“As you recall, since the administration began discussing tariffs, we have outlined the ripple effect they would have on our business,” Goldner says. “We’ve spoken about the changing order patterns in the U.S., whether or not tariffs are ultimately enacted. In the third quarter, the threat of, and the implementation of tariffs in certain instances impacted our shipments, and our ability to fully meet demand. Importantly, during Q3 alone we saw multiple different dates for the enactment of list 4 tariffs come and be delayed, now scheduled for Dec. 15, and yet the prospect had our retailers cancel major direct import program orders and rewrite many of those orders as domestic shipments. The impact of the shift was that July and August total shipments were lower and September shipments were far higher than a year ago. However, given the location of our inventory in Asia to satisfy direct import orders during July and August, we ultimately were unable to re-plan the orders and rewrite all of the orders from direct import to domestic orders all within the quarter.”

The shifts caused Hasbro to miss shipment on some orders, many of which it says came late in September, bumping the sales into the fourth quarter. To meet demand for Triple Force Friday and Frozen Fan Fest, along with the debut of NERF Ultra, Hasbro added air freight and shifted warehousing which came at an incremental expense.

“We are working diligently to improve our approach to domestic shipments, and still face the prospect of more direct import cancellations and shifts to domestic orders as the Dec. 15 list 4 date approaches for most of our product lines,” says Goldner. “We’ve built a domestic supply chain that, like much of our approach to product manufacturing and distribution, is asset-light. We have historically used a balance of customers’ shipments and our own domestic shipments through third-party suppliers to manage our costs and make our supply chain most effective and cost-efficient. In this current environment, we’ve been transitioning and redesigning our U.S. supply chain at pace. In addition, while the Dec. 15 action will hit the majority of our products, List 4A tariffs enacted in September impacted some of our games during the third quarter. The direct import orders for these items were canceled and we worked to get supporting domestic orders while also adjusting pricing to cover the tariff’s impact and protect our gross margin.”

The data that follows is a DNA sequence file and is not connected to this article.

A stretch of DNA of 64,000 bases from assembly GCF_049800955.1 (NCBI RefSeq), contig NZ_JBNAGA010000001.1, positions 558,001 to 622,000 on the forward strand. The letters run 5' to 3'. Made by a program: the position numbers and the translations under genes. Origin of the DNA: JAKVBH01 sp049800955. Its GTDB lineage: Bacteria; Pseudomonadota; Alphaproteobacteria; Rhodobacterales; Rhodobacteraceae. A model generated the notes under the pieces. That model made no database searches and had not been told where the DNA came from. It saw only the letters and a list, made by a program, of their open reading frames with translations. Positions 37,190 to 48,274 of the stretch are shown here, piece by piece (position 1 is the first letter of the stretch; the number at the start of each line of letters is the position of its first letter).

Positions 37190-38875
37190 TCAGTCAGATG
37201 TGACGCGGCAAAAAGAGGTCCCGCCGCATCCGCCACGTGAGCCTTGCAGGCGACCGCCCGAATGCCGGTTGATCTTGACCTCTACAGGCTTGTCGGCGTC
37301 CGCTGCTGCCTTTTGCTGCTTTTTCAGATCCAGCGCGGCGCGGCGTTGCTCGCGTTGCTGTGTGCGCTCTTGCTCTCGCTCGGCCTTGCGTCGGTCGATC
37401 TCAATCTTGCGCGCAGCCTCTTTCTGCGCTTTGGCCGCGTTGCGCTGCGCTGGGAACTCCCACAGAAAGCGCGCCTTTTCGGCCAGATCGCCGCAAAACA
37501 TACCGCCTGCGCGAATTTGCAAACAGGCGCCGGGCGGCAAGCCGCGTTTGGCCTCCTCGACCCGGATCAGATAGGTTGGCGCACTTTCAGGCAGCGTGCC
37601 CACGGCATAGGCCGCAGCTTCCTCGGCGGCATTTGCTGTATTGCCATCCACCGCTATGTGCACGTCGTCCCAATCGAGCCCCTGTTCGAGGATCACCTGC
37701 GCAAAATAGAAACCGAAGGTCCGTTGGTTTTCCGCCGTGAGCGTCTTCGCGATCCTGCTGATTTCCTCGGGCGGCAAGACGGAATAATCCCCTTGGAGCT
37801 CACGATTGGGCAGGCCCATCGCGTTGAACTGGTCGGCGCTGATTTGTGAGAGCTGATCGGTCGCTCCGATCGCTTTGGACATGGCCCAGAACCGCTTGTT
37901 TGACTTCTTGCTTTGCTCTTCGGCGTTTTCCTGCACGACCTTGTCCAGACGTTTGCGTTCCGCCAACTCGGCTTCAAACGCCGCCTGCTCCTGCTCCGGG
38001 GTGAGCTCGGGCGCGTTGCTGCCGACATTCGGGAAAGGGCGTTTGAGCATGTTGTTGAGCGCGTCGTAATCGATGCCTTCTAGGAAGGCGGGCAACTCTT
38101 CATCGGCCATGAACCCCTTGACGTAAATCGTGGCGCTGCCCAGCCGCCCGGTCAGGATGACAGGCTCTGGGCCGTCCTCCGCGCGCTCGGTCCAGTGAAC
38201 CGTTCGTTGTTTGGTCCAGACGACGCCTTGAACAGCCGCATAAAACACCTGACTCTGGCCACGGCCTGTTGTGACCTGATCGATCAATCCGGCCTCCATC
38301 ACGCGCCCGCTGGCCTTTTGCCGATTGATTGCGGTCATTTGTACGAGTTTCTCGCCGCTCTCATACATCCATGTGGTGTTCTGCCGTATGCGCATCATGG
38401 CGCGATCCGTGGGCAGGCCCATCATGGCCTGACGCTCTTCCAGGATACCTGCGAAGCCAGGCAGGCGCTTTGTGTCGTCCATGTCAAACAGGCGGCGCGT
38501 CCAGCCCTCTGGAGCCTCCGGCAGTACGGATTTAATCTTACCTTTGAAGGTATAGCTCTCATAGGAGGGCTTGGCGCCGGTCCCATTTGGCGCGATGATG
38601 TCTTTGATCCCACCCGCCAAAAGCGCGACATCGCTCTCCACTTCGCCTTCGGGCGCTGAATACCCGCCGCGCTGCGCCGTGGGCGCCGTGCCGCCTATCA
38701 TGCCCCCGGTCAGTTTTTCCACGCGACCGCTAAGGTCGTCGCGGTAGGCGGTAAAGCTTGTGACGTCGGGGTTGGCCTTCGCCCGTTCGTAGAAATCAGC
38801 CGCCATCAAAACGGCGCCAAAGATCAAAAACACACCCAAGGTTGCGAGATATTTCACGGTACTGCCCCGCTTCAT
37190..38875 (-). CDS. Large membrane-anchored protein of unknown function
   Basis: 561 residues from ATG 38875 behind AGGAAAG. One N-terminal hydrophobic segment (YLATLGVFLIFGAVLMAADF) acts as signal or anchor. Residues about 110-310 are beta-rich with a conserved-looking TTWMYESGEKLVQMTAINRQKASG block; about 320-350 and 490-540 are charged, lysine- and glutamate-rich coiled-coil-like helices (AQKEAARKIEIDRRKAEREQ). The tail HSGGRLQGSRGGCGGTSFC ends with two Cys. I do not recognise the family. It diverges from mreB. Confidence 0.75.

Goldner also notes that if the company takes no action, direct import shipments will all but stop.

“If we take no action the planned Dec. 15 tariffs will curtail direct import shipments by retailers as they want product arriving on or after the 15th to be imported by Hasbro and demand fulfilled in the U.S. The team is working on programs to help mitigate this impact as well as the impact on our consumers this holiday season, but we anticipate continued potential disruption in the fourth quarter,” he says.

While Hasbro continues to source 20% of its business from within the U.S., the company is moving ahead as planned to reduce sourcing of products for the U.S. market to 50% by the end of next year. The company is finding success in building a manufacturing base in countries such as Vietnam, India, and others.

Hasbro Holiday 2019

Future Outlook

Looking ahead, Hasbro continues to focus on building its IP portfolio and looking at new ways to connect with families through “story-led” toys and entertainment. This includes live entertainment events and experiences, such as the recently-announced NERF Challenge tour. Despite the logistic challenges, the company has a strong holiday lineup that should translate into dollars at the cash register.